SL to export medical cannabis

  • Indigenous Medicine Ministry to submit Bill to Parliament
  • Steps to lift colonial era bans on indigenous drugs


BY Buddhika Samaraweera

The Indigenous Medicine Promotion, Rural and Ayurvedic Hospitals Development, and Community Health State Ministry is to submit a Bill to Parliament seeking legal approval to export cannabis sativa within the next three months.

Speaking in Parliament yesterday (30 November), Indigenous Medicine Promotion, Rural and Ayurvedic Hospitals Development, and Community Health State Minister Sisira Jayakody said: “We have taken all necessary steps to obtain the necessary legal approval through the Parliament within the next three months only for the export of medicinal cannabis.”

He added that quality and medicinal cannabis, which can be used to treat cancer and neurological diseases as well as in the cosmetics field, was banned by western nations during the colonial era.

“At present, we are confined to traditional legal frameworks. Especially during the colonial period, the western nations banned indigenous drugs in our country. However, we are now taking the necessary steps to amend such laws and legalise those drugs.”

Cannabis sativa is a plant native to Central Asia and the Indian Sub-Continent which has been used as a drug for both recreational and entheogenic purposes and in various traditional medicines. Tetrahydrocannabinol (THC) is the main psychoactive component of cannabis, which is one of the 483 known compounds in the plant, including at least 65 other cannabinoids, including cannabidiol (CBD).

The global cannabis market is estimated to be valued at $ 20.5 billion in 2020 and is projected to reach $ 90.4 billion by 2026, recording a compound annual growth rate (CAGR) of 28% in terms of value.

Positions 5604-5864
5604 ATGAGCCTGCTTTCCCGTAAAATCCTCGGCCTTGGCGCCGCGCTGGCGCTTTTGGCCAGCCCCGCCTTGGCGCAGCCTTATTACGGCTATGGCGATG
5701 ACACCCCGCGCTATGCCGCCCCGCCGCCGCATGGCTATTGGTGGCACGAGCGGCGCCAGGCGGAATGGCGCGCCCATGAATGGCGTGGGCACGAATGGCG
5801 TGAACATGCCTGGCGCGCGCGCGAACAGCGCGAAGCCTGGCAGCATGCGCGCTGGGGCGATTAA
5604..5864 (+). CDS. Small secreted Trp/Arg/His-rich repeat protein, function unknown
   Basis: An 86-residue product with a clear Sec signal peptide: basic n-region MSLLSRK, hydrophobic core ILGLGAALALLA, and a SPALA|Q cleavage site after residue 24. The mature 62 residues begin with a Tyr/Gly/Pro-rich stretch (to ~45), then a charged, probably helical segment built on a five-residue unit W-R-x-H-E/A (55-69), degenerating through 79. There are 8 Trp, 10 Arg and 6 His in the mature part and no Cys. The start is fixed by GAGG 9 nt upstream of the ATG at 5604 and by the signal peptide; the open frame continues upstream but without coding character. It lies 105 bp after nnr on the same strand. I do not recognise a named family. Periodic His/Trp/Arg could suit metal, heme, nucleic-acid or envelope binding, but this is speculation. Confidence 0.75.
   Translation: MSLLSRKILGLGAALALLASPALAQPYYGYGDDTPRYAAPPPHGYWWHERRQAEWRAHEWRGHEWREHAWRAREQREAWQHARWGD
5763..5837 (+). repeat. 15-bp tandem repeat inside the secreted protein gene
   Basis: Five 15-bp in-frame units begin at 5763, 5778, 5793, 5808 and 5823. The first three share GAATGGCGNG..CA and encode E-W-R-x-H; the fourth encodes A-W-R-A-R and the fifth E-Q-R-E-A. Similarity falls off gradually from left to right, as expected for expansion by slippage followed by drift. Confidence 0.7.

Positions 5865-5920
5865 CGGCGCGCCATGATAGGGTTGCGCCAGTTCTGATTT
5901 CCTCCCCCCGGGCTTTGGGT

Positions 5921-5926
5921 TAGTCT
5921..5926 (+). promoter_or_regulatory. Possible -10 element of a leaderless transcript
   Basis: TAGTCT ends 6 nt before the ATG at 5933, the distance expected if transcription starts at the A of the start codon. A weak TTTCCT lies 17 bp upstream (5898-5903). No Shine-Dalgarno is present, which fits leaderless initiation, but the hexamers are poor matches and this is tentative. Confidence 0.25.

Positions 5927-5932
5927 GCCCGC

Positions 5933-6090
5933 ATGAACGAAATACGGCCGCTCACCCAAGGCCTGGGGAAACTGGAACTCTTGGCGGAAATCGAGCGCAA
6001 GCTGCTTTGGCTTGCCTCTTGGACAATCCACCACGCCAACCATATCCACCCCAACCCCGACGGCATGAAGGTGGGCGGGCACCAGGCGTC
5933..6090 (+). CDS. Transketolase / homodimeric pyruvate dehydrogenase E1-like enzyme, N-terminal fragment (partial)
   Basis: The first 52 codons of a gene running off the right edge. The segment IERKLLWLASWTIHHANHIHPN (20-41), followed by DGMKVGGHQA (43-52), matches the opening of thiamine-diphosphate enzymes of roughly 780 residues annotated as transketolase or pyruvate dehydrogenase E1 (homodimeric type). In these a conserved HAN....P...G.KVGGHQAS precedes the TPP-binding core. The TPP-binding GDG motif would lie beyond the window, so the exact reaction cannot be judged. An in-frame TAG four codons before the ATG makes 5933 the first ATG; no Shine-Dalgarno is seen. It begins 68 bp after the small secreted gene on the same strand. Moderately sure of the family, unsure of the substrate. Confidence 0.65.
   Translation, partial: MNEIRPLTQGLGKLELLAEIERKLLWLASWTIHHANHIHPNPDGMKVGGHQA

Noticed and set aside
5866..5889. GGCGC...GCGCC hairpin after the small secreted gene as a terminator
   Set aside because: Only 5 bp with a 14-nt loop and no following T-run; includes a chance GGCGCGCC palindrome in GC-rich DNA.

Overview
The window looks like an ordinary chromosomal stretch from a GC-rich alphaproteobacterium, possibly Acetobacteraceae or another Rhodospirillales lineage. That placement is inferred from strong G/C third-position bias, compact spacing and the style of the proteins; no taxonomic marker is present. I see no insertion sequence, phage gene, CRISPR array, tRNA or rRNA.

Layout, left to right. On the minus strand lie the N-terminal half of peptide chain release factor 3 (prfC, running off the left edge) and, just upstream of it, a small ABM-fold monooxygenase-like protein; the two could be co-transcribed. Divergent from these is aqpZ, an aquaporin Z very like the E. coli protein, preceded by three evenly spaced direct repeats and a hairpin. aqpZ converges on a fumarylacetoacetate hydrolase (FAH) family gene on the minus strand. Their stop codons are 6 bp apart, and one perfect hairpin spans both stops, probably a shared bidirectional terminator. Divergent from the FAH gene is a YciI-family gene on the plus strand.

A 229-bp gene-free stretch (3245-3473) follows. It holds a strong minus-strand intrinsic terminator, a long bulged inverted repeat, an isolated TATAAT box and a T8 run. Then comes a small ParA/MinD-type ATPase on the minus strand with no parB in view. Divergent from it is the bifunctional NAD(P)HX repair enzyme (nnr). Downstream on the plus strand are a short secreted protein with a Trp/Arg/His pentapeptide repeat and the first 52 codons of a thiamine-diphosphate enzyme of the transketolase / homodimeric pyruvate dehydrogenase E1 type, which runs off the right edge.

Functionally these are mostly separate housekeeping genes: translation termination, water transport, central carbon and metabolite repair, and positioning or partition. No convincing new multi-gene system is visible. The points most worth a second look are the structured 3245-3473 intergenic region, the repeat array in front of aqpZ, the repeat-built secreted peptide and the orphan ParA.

The Poisons, Opium, and Dangerous Drugs Ordinance of 1929 as amended, criminalised cannabis. However, the Ayurveda Act No. 31 of 1961 as amended has allowed Ayurvedic physicians to obtain cannabis for the manufacture of their medicinal preparations.

Several parliamentarians including Samagi Jana Balawegaya (SJB) MP Diana Gamage, who is currently supporting the Sri Lanka Podujana Peramuna (SLPP)-led Government, and SLPP MP Uddika Premarathna have pointed out that Sri Lanka could earn significant export revenue by allowing the cultivation and export of cannabis.

Gamage recently said that the country can stand alone and solve its debt crisis by allowing the export of cannabis oil instead of pleading to the International Monetary Fund (IMF) and other creditors. She added that if the country can throw out the British-made legislation and allow the cultivation and export of cannabis, it would be able to earn millions of dollars by exporting cannabis oil.

“This country has now been an independent country for 73 years and we should, therefore, no longer be under these colonial laws,” she noted.

Referring to cannabis as a God-given cash crop, Gamage quoted the European Investment Bank as having stated that the global trade in cannabis would grow 1,000% in a period of 10 years.

Meanwhile, Premarathna last week told the Parliament that the country should consider allowing the export of cannabis, and permit the production of moonshine (illicit liquor).

He claimed: “Gamage has been talking about cannabis. Coconut, Kithul, and Palmyrah Cultivation Promotion and Related Industrial Product Manufacturing and Export Diversification State Minister Arundika Fernando has been talking about moonshine, which is a very good solution to the US dollar issue and the current economic crisis in the country. The world has called our moonshine, arrack.”